In April 2014, The Pew Charitable Trusts supported a study by The Workgroup for Electronic Data Interchange Foundation (The WEDI Foundation) on unique device identification. The WEDI Foundation, formed in 2004, is a multi-stakeholder charitable non-profit dedicated to scientific research and education in order to foster the improvement of administrative and clinical healthcare information exchange.
Medical technology and devices deliver remarkable advances in the health and care of individuals; however, the full risks and effectiveness of medical devices are not completely known because of the lack of a robust postmarket surveillance system in the United States. Without an effective system to gather and share the unique identification of devices, conducting recalls or understanding device performance is difficult.
To address this problem, the U.S. Food and Drug Administration (FDA) is establishing the new unique device identifier (UDI) system, which will provide each device with a unique number corresponding to its make, model, and other clinically relevant information, such as lot number and expiration date. Manufacturers of high-risk implantable devices will begin including the UDI on product packaging in September 2014. In a phased approach over the next several years, labels on virtually all devices will be required to contain the UDI. The true benefits will be realized with the capture and transmission of UDI throughout healthcare to evaluate device performance and conduct device recalls.
The medical device postmarket surveillance system should quickly identify poorly performing devices, accurately characterize and disseminate information about real-world device performance, including the clinical benefits and risks of marketed devices, and efficiently generate data to support premarket clearance or approval of new devices and new uses of currently marketed devices (FDA, 2012). Unfortunately, the current system does not accomplish any of these objectives.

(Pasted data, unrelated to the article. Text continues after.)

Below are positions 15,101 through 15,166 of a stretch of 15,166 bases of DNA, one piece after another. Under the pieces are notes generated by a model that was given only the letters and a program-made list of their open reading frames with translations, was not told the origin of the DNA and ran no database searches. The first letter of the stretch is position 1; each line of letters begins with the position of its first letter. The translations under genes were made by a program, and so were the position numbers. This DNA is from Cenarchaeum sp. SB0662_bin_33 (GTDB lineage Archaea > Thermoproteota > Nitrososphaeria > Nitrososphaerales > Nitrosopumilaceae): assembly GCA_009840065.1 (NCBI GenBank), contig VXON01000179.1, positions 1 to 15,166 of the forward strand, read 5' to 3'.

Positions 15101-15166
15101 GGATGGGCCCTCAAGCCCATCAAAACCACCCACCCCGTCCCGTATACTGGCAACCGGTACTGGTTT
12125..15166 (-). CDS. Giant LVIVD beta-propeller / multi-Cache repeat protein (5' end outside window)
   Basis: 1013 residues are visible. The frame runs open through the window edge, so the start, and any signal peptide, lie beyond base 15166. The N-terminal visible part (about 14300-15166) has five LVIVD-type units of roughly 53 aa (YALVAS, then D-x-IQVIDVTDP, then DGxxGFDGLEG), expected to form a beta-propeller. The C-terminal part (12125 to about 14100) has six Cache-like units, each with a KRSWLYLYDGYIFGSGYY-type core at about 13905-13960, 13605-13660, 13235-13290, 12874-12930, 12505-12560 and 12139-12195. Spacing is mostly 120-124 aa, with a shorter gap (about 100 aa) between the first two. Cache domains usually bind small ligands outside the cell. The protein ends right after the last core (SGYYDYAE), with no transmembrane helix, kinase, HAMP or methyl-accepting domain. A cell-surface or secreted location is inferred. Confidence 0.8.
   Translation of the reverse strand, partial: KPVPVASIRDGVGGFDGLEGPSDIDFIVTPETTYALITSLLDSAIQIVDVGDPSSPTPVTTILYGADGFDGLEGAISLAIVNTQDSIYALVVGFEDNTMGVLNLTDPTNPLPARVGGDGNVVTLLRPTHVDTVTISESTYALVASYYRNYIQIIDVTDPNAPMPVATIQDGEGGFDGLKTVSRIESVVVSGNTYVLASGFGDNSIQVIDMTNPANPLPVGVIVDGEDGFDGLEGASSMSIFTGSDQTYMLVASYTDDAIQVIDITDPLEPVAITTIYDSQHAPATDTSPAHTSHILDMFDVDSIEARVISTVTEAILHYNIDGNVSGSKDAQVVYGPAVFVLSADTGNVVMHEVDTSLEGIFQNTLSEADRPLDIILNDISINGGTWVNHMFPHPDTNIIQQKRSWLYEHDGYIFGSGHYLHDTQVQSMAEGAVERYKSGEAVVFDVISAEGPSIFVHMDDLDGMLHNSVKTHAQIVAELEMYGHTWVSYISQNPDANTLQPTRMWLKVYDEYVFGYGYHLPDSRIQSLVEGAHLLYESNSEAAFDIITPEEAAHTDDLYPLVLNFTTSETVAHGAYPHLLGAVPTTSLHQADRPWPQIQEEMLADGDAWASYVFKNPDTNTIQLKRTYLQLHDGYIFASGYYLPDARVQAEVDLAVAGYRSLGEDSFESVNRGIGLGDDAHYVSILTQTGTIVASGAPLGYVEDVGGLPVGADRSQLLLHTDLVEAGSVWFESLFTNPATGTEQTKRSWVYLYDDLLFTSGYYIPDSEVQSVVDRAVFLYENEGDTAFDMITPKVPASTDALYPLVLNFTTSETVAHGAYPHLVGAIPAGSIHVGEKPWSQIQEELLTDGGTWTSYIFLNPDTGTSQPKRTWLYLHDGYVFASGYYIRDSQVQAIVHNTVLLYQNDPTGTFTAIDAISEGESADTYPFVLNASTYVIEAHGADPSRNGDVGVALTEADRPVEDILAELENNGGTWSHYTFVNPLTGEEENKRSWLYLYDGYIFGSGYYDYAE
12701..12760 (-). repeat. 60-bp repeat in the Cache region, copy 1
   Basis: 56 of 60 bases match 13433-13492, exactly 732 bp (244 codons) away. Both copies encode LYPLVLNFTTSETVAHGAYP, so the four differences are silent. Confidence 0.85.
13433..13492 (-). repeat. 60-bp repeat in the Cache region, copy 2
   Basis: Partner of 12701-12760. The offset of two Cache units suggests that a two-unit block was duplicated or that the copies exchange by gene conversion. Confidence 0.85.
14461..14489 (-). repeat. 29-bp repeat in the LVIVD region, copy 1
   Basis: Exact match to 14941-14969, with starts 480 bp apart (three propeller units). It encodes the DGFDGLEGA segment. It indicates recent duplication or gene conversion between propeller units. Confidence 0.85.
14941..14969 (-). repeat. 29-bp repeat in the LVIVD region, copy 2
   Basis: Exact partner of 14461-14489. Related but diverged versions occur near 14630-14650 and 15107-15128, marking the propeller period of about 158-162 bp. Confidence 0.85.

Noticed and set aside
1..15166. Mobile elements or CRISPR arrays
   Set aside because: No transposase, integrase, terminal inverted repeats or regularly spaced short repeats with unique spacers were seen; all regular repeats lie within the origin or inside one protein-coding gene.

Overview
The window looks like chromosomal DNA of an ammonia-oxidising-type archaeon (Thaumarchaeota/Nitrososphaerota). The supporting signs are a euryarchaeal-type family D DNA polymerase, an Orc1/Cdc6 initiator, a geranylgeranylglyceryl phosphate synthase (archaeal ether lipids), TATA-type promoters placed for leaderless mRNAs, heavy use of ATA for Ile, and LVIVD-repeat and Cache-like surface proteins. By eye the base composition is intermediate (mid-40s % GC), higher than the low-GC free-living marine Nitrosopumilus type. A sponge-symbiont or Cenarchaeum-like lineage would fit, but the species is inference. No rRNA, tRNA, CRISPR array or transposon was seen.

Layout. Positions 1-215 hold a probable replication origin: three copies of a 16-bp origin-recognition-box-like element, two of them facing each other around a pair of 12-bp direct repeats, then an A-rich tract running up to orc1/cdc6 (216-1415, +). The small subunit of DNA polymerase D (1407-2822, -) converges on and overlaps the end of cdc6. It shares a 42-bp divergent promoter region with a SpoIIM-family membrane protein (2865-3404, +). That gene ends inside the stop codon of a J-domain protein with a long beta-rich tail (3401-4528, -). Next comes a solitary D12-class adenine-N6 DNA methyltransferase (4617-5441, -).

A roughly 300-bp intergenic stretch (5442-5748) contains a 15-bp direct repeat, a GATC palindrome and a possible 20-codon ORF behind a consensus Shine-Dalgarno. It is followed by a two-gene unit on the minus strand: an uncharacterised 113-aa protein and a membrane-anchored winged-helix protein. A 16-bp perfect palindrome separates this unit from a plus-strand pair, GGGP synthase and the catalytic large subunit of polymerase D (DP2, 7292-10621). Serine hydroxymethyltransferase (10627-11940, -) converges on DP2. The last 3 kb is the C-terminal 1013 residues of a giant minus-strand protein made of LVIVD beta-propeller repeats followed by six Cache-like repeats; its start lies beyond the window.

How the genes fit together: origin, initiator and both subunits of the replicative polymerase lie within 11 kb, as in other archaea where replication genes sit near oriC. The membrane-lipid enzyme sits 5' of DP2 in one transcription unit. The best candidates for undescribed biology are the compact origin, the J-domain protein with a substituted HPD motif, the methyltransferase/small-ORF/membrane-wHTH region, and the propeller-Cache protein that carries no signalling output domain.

To address this challenge, WEDI conducted a series of meetings involving multiple stakeholders from the healthcare industry to discuss the many facets of postmarket surveillance with particular focus on the transmission of UDI from providers to payers. The focus of these discussions was high-risk implanted devices only1. UDI transmission is not cost-effective, nor necessary, for all devices. Only those devices that are prone to failure and would cause substantial harm to patients should have the UDI transmitted. High-risk, implanted medical devices fit that definition.
The outcome of the discussions was recognition that a hybrid approach would be the optimum solution to enable the UDI to become an integral component of the postmarket surveillance system in the United States.
This hybrid approach would include:
1 Refers to non-dental devices